My son Greg can become exasperated with me. As a young adult, he is concerned naturally with social acceptance, and seeks for answers to the problems of his generation in the conventional wisdom brought forth from the past. When he has had enough of my contrary pronouncements, he retorts:
You speak with a great deal of assurance, Dad!
Yes, who am I, to assert that I know better than all these others?
For me, the situation is far more ambiguous. My assurance is necessary to those that I attempt to comfort. To those seeking hope, how else can one speak? They need to believe that you believe in the choices that you are offering them.
But to believe that you represent the truth is far different than believing in one’s own authority.
To those familiar with the Yu Gi Oh cartoon series, I can offer a meaningful image. In the cartoon, the young hero finds himself in conflict with evil, and struggles to the limit of his abilities to overcome it. In the lurch, a larger self – ancient, powerful and wise beyond any human reckoning – comes to the fore.
Thus, to my intimates, I speak of myself variously as a “test particle” or “bait” or “a point of contact” or “a beneficiary of a privileged perspective.” So I’ll be dreaming about a troubled baptist, and suddenly I’ll see the scene as though looking over my shoulder and another presence asks “Is that you, John?” I’ll be driving to the aquatic center and have a cardinal from 400 miles away land on me with shame and grief regarding the priestly pedophilia scandal. I’ll wake up at midnight to a pope announcing “I am your father, and I am going to die and leave all this power to you.” I’ll be listening to the opening lyrics of He Reigns, allowing my mind to wander over the continents, and a Muslim leader shows up to say “Here’s another billion people for you to manage.”
To those that don’t understand the challenges of loving, this might seem all very exciting. Having carried the heavy burden of being blamed for things done in my name, to me it’s far more ambiguous.
There are two great challenges to loving, which is to grant strength to the loved one. The first is when the recipient does not adhere to the constraints of loving. Loving them is thus to empower them to hurt others. In consequence, unconditional love moves through our lives like the tide, peaking higher when we honor its constraints, and ebbing when we violate them. The mechanism of this operation is for love to love all things so that it feels the wrongs we commit, and transfers its ministry to those we have wounded. In seeking to serve ourselves, we are indeed our own worst enemies.
The second challenge is far more painful. It is to find the beloved surrendering themselves to us, becoming merely extensions of our personality rather than beautiful manifestations of infinite possibility. A loving personality is surrounded by grateful recipients of love’s strength, and that gratitude amplifies their influence. Unless such a lover is tender, it can overwhelm the weaker links that bind together the beloved, scattering its elements to the spiritual wind.
It is for these reasons that Jesus proclaimed himself as a servant, and testified as to his humble heart.
As if this wasn’t difficult enough, this little pseudo pod of Christ is wrapped up in hostility. The important work to be done is in “binding” and “loosening” things in the spiritual realm, and my interactions with them are at best tenuous. Thus I dream of the great flocks of birds I knew in my childhood, and finding, upon walking out to the deck, that a ravenous dragon is arising from the spot in the ground from which the birds arise. At an Easter service, I cupped my hands around the sun and spread its influence, only to encounter in the asteroids an echo of the ancient cry of grief “No! Don’t kill him!” I receive a visit by an emissary of the two-dimensional race represented as the eye in the pyramid, asking for assistance to travel across the Milky Way, and am warned six months later that the gift of energy caused the output of the sun to drop by ten percent. Or wake, much as I was waken by the pope, to find myself in the midst of a perfectly spherical personality, only to be guided across a great void to a tiny speck, the “most precious place” in its realm, the “only place where life is found”, and to be told “I want to help, but even the smallest mistake would be disastrous. I need people to guide me.”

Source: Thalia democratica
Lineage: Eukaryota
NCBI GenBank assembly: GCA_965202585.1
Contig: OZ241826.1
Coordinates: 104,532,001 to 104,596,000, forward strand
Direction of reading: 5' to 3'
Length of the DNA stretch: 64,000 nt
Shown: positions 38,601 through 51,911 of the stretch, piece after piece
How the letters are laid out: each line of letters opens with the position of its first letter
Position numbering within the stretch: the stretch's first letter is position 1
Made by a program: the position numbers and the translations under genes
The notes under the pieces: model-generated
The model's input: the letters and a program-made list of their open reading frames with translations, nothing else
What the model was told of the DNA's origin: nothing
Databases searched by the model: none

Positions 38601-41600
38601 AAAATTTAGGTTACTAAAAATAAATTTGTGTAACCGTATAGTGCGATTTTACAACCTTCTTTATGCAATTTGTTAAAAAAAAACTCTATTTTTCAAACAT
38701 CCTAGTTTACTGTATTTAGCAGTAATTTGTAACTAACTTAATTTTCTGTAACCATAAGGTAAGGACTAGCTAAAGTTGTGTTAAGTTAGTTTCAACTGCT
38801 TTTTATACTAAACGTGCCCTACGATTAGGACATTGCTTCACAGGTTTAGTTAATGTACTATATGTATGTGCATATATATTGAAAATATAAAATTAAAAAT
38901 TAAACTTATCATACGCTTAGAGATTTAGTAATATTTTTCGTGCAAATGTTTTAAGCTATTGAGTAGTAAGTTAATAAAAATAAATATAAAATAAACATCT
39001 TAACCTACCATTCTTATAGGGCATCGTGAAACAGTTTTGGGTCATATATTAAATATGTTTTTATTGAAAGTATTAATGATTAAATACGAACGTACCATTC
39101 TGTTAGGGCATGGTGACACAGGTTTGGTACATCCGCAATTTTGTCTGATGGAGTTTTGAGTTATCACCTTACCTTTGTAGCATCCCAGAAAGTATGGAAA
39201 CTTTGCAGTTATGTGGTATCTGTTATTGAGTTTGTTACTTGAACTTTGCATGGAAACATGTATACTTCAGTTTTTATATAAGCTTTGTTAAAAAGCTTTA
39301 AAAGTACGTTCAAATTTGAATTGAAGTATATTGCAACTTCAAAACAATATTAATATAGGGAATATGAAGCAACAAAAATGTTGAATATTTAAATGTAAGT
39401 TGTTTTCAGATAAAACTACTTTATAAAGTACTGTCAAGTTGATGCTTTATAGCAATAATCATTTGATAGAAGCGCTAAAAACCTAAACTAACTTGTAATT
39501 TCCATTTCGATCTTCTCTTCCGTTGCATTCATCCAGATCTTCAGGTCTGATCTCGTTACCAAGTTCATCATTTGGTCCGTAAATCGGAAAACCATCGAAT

When I was introduced to the modern interpretations of Revelation, I was told that the first beast, numbered 666, was man. Man, the creation of the sixth day, believing in his own power and being humbled by failure. But not only man was created on the sixth day: in the morning came the livestock. So the correct category is mammalia. This is also the fourth, greatest beast of Daniel’s dream. It is the intelligence of man in service to the destructive Darwinian instincts of our evolutionary predecessors.
The enemy of the beast is the man with the flashing sword of truth coming from his mouth. The birds are his allies. In Daniel’s dream, he is granted dominion over the power of the “Ancient of Days.”
As when he first came, I recognize that Christ – the human perfected by unconditional love – can only become those things that he is allowed to be by those he serves. While he proclaimed his authority in the earlier era, in this era it will be to each of us to proclaim the authority of love in our lives – and thus to receive him as lord in our hearts. He is not our ruler, he is our example. And he is very, very, very close.
Take comfort. Take heart. None are forgotten, even those held captive by those that take refuge in the darkness. There is no hiding from the glory of the light that he brings.